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Money Basics Series – Part 6: Protect Assets and Your Future Nest Egg

Personal Finance Fundamentals Every Adult Should Know

Your financial journey doesn’t end once you’ve figured out your budget and eliminated your debt. After you’ve secured some wealth, and you’re in a stable financial position, your most important goal is to protect assets you do have, and to build your nest egg for retirement.

This series won’t go into the basics of investing your money for retirement, as that is an enormous topic that includes stocks, bonds, ETFs (exchange traded funds), venture capital, private equity, real estate and other alternative assets.  Instead, we’ll talk about how to protect your wealth in more general terms.

To Protect Assets, You Need to Know Your Assets

First, make a plan to have at least six basic “money dates” with your partner or yourself.  Plan for the money dates to be at fixed times (maybe the first Thursday of every month), and limit them to 30 minutes. Grab a three-ring binder to hold all the information, and toast with a glass of wine to celebrate your assets.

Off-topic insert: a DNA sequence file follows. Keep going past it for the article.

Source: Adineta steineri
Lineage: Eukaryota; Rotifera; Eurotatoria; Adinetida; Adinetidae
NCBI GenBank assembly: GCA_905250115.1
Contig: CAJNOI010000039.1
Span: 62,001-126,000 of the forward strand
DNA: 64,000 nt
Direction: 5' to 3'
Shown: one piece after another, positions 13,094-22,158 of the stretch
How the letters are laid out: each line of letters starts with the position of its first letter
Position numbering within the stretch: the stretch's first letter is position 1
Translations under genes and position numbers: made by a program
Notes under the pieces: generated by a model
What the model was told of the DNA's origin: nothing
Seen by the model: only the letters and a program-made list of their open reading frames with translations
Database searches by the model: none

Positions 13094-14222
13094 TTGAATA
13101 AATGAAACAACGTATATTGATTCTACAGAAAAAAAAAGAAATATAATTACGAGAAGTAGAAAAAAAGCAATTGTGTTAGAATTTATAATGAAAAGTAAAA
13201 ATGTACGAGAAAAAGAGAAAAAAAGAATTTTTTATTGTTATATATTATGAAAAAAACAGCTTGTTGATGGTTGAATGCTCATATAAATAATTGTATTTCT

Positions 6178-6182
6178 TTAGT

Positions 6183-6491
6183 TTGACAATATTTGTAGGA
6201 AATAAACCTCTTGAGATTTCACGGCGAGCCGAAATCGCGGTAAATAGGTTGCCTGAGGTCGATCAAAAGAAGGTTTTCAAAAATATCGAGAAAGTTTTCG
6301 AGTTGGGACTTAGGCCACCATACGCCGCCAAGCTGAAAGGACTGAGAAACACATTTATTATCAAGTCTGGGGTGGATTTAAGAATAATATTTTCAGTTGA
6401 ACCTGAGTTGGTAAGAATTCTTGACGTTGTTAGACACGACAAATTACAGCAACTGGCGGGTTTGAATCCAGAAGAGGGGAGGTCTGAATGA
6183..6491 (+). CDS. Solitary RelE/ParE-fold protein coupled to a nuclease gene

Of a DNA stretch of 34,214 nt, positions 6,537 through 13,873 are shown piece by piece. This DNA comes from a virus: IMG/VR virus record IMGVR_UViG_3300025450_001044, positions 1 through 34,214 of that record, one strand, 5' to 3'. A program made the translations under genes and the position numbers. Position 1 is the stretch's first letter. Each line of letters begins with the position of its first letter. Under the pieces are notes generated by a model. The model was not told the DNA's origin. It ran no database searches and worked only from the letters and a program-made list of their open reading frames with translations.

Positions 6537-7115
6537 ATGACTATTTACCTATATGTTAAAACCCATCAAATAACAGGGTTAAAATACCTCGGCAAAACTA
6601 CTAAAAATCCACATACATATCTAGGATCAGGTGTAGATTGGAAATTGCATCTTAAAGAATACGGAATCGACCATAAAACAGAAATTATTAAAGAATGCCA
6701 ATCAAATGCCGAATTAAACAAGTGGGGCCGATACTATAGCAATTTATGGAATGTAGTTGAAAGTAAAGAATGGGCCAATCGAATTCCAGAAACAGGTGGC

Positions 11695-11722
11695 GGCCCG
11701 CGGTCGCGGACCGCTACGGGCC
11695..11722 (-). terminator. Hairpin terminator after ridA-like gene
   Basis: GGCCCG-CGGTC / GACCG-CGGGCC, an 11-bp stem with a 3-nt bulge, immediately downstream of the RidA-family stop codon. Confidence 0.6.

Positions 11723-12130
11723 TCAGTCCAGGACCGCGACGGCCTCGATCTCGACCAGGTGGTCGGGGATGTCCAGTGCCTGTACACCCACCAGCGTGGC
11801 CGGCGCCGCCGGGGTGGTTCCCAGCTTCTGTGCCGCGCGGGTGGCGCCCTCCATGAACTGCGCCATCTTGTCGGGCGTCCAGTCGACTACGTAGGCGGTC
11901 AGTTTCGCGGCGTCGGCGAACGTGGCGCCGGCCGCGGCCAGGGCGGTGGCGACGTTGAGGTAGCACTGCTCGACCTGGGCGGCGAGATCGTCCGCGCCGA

Date 1: Expense Accounts

The first meeting might focus on expense accounts and passwords.

The money handler should, prior to the meeting, gather all of the expense account information. This should include all of the household accounts, with usernames and passwords, account numbers and any other relevant information. At the date, the money handler should identify and explain each account and how it is addressed.

For example:

  1. We have three credit card accounts that are paid online on the first of every month.
  2. We have the following monthly utility and household expenses that are paid by mail on the first of every month.
  3. We pay your parents’ monthly rent on fifth of every month, but there is no statement, so here is the address where the payment is sent and this is the memo to include with the payment.

After the meeting, place the lists (with passwords and account information generated) into a three-ring binder and keep it in a safe or fire-proof lock box.  Make sure your partner also has the combination to the safe (and that the combination is kept in a separate, safe place) and/or the key to the lock box.

Date 2: Insurance and Expenses

The second meeting might focus on insurance policies and expenses.

The money handler should prepare a listing of all insurance policies along with the current billing cycles, accompanied by a calendar showing when to expect to make premium payments. For example:

  1. We pay automobile insurance every six months and unless you notify the insurance carrier to the contrary, an automatic draft will come out of the ABC Bank checking account on the fifth of January and July.
  2. We pay for our life insurance policies annually from the DEF Bank and you should expect to see an automatic debit every February 15th.
  3. We have disability policies with GHI insurance and those premiums are paid by check in June.